The Albany Institute of History & Art is set to host author Julie van den Hout on Sunday, September 23 at 2 pm for a lecture on her book Adriaen van der Donck, A Dutch Rebel in Seventeenth-Century America. This lecture is co-sponsored by the New Netherland Institute and is included with museum admission.
Adriaen van der Donck, A Dutch Rebel in Seventeenth-Century America focuses on Adriaen van der Donck, a young legal activist from the seventeenth-century Dutch colony of New Netherland. The book details his life from his childhood and education, but it focuses on his battle to bring his struggling colony’s complaints with the Dutch West India Company to the highest level of government in the Dutch Republic. It also delves into the changes he brought long after his death, as well as discussing his book, Description of New Netherland, which contains his vision for the country. Continue reading
In the 17th and 18th century, as New Amsterdam grew from a trading post into a village, a village into a town, and then a town into the port city of New York, its wealthiest residents were financially invested in the trans-Atlantic slave trade. And because they were among the most prominent of its early citizens, many of the city’s oldest streets are named after slaveholders and slave traders. An online database, New York Slavery Records Index, created by the John Jay College of Criminal Justice of the City University of New York, opens this forgotten history to public view.
During the past year a mayoral commission held public hearings and recommended that a statue of James Marion Sims, a 19th century American physician who experimented on enslaved African women, be removed from the Central Park wall at 103rd street and 5th Avenue in the City of New York. Unfortunately, the commission ignored much of the city’s deep connection to slavery and the trans-Atlantic slave trade. Continue reading
This week on The Historians Podcast, hear Harald Johnson, author of the historical novel New York 1609 which portrays the encounter between explorer Henry Hudson and early Dutch settlers with the Lenape Indians. Continue reading
The Bronck Museum is set to offer guests a “tavern experience” at 7 pm on Saturday, August. 25th.
The Bronck houses will be transformed into a mid-1600s country tavern where costumed volunteers will serve guests a beer specially prepared by Crossroads Brewery in Athens to replicate a beer offered at Pieter Bronck’s Beverwijck tavern. During most of the 1650s Bronck and his wife Hilletje Jans were involved in brewing and keeping just such a tavern on the river front at Beverwijck (today’s Albany). Continue reading
As part of a $59,966 grant from the National Endowment for the Humanities (NEH) Humanities Collections and Reference Resources planning grant for the preservation and digitization of collections awarded to Historic Huguenot Street (HHS) in April, historians and authors Firth Haring Fabend and David William Voorhees have begun a scholarly evaluation of historical New Paltz documents at HHS and partner institutions: the Town of New Paltz, the Reformed Church of New Paltz, and the Haviland-Heidgerd Historical Collection at the Elting Memorial Library. Continue reading
Historic Huguenot Street (HHS) has extended the exhibition Living in Style: Selections from the George Way Collection of Dutch Fine and Decorative Art until December 16, 2018.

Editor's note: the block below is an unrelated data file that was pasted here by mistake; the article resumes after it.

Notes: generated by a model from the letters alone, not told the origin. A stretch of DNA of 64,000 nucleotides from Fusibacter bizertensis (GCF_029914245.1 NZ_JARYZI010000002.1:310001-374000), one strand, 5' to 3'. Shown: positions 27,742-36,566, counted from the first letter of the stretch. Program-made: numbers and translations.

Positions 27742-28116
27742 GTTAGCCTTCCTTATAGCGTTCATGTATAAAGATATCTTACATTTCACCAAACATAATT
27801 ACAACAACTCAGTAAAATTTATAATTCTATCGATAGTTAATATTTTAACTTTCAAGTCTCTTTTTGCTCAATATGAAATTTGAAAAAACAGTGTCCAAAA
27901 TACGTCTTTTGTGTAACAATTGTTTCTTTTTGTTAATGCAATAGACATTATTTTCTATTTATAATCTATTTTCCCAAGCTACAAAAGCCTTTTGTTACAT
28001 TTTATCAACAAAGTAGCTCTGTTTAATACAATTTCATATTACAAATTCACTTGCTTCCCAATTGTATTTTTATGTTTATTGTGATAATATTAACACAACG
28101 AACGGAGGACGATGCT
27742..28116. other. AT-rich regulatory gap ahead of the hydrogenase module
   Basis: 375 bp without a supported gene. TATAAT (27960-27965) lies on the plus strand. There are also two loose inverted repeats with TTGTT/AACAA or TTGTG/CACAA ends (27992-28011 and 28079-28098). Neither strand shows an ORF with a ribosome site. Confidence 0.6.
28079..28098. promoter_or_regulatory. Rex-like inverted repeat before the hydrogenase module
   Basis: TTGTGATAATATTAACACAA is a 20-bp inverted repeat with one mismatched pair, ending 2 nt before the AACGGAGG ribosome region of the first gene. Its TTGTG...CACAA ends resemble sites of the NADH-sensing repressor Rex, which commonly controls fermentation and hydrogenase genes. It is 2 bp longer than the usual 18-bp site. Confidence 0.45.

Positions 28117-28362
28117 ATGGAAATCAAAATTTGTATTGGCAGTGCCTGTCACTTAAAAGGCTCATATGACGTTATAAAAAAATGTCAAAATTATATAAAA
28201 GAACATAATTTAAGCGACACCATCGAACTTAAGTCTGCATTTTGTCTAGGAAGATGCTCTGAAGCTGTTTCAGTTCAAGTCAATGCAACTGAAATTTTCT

Featuring more than one hundred 17th and 18th Century Dutch items from the Netherlands — including 22 oil paintings, a rich diversity of interior furnishings, and decorative and utilitarian objects — the exhibition is installed in a period room in the historic Jean Hasbrouck House (ca. 1721) and celebrates the Dutch culture that flourished in the 1600s and 1700s in New York State’s New Netherland Colony. Continue reading
In the latest episode of the “New Netherland Praatjes” podcast, author and museum curator Steve Jaffe chats with Steve McErleane and Russell Shorto about Jaffe’s work on the “New York at Its Core” exhibit at the Museum of the City of New York, a new installation that attempts to answer the question “What makes New York New York?”
Topics include the challenges of presenting history to the public, the role of technology in museums, and how museum professionals have dealt with the death of the so-called grand narrative. Listen to the podcast here. Continue reading
A new book by Wim Klooster and Gert Oostindie, Realm between Empires: The Second Dutch Atlantic, 1680-1815 (Cornell University Press, 2018) presents a fresh look at the Dutch Atlantic after New Netherland.
This epoch (1680–1815), the authors argue, marked a distinct and significant era in which Dutch military power declined and Dutch colonies began to chart a more autonomous path. Continue reading
Wendy E. Harris and Helene van Rossum are set to give a lecture on African enslavement among the Dutch Reformed Churches of New York’s Ulster County and New Jersey’s Raritan Valley on Saturday, April 7th at 4 pm at Deyo Hall, 6 Broadhead Avenue, New Paltz. Continue reading
Julie Van Den Hout’s new book Adriaen Van Der Donck: A Dutch Rebel in Seventeenth-century America (Excelsior Editions, 2018) tells the compelling story of Adriaen van der Donck (1618–1655), whose fight to secure the struggling Dutch colony of New Netherland made him a controversial but pivotal figure in early America.
At best, he has been labeled a hero, a visionary, and a spokesman of the people. At worst, he has been branded arrogant and selfish, thinking only of his own ambitions.
The wide range of opinions about him testifies to the fact that, more than three centuries after his death, Van der Donck (after whose honorific Jonkheer, Yonkers is named) remains an intriguing character. Continue reading